- Amazon, Best Buy, Home Depot, Victoria’s Secret, and other companies are tracking shoppers’ returns dating back several years.
- Many shoppers are unaware their returns are being tracked, and only find out after they are banned from making additional returns.
- Amazon conducts this process internally, whereas companies like Best Buy and Home Depot outsource the process to Appriss Retail, formerly known as The Retail Equation.
- Behaviors that raise flags include too many returns and returns without receipts.
Most of these companies are using an algorithm to mine their sales data, build a database of customers’ returns, and flag potentially problematic shoppers.
Amazon conducts this process internally, whereas companies like Best Buy and Home Depot outsource the work to Appriss Retail, formerly known as The Retail Equation.
Behaviors that raise flags include too many returns, returns without receipts, and a high frequency of returns within a certain time period, according to Appriss Retail. If a pattern of behavior is deemed fraudulent by the company’s algorithm, then shoppers could get banned from making additional returns.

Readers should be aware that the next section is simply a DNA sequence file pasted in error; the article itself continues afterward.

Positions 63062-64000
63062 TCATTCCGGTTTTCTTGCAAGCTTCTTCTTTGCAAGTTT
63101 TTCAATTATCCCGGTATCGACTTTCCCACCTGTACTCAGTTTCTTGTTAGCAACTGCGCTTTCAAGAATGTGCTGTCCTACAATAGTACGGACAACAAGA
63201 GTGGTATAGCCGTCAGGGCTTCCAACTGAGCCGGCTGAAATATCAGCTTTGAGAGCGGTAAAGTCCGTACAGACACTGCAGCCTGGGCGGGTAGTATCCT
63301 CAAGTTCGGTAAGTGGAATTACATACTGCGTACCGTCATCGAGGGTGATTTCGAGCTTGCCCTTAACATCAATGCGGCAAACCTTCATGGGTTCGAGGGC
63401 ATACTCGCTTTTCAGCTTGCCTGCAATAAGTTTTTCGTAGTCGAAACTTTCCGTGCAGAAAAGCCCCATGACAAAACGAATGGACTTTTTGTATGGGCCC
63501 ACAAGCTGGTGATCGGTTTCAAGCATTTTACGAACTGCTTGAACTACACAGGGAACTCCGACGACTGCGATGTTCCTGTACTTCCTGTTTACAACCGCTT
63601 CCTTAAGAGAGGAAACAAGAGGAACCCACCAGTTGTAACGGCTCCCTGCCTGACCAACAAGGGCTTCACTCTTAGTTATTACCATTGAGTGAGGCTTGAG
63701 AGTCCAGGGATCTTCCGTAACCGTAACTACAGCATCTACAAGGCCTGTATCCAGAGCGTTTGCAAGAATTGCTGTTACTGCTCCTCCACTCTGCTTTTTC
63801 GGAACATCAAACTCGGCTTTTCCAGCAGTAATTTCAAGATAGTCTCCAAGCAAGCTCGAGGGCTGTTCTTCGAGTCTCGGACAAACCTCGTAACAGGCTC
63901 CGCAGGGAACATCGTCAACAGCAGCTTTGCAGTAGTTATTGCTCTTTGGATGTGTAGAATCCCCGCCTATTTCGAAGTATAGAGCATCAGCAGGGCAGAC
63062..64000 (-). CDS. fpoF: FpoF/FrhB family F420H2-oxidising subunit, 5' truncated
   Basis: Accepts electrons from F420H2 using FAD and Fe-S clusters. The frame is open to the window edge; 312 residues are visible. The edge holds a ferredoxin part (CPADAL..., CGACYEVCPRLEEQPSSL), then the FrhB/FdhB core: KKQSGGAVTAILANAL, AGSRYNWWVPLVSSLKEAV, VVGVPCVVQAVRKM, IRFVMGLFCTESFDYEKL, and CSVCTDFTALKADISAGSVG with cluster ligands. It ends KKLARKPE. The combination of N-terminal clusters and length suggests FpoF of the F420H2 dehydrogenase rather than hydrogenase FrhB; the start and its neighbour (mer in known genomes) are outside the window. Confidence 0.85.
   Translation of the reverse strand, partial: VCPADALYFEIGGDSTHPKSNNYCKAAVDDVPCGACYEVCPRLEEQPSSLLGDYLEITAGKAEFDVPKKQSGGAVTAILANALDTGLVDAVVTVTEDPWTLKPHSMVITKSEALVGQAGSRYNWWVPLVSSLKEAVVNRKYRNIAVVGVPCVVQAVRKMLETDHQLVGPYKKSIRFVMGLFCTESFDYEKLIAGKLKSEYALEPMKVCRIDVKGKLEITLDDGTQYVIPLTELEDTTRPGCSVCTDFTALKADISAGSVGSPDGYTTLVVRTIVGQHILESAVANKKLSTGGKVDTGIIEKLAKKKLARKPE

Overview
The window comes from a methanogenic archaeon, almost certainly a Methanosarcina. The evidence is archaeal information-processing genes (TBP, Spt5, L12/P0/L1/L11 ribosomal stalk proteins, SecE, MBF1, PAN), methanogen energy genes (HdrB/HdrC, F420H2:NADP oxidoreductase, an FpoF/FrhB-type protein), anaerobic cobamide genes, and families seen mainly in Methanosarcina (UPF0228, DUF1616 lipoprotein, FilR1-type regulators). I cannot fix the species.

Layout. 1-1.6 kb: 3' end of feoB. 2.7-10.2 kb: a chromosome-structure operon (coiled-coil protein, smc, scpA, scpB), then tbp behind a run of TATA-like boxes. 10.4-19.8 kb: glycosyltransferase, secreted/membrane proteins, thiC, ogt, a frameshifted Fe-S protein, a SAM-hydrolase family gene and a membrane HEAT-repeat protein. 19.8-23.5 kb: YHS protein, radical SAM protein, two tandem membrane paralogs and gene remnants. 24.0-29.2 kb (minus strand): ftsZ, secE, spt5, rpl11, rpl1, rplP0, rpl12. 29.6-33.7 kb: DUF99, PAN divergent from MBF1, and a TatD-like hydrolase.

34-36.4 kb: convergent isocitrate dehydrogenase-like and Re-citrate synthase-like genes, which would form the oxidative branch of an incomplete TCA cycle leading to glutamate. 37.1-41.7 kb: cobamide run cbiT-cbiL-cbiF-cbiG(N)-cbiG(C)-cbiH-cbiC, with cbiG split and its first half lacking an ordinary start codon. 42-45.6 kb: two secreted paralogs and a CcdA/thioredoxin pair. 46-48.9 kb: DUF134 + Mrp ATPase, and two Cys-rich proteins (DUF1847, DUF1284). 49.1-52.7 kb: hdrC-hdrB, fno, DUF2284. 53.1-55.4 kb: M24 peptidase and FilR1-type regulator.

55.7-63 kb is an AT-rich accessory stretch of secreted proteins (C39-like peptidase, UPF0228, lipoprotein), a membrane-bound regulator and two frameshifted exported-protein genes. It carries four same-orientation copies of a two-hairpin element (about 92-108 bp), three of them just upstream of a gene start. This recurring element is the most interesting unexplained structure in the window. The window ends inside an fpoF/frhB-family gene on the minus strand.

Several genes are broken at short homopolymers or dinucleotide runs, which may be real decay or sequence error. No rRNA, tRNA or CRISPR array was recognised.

Here’s how The Retail Equation tracks returns:
“When a consumer wants to make a return, a retailer will scan the original sales transaction receipt and/or swipe the individual’s driver’s license or government-issued ID card (including passports) to make an identification of the person and his/her unique return behavior,” The Retail Equation says on its website. “As customers return merchandise, both from in-store and online purchases, the system compares variables such as return frequency, dollar amounts, and/or time against a set of prescribed rules that form that particular retailer’s return policy.”
The company says that 99% of returns are accepted by its system, which relies on “objective, verifiable data to determine whether a return is valid rather than relying on subjective observations and guesswork by sales clerks.”
Many customers don’t know that their returns are being tracked.
Shoppers can contact The Retail Equation to obtain their so-called return activity reports. Some reports date back many years. One report obtained last year revealed returns dating back to 2011, a customer said on Yelp. Another, pulled by a customer in 2013, turned up returns dating back to 2004, according to the Associated Press.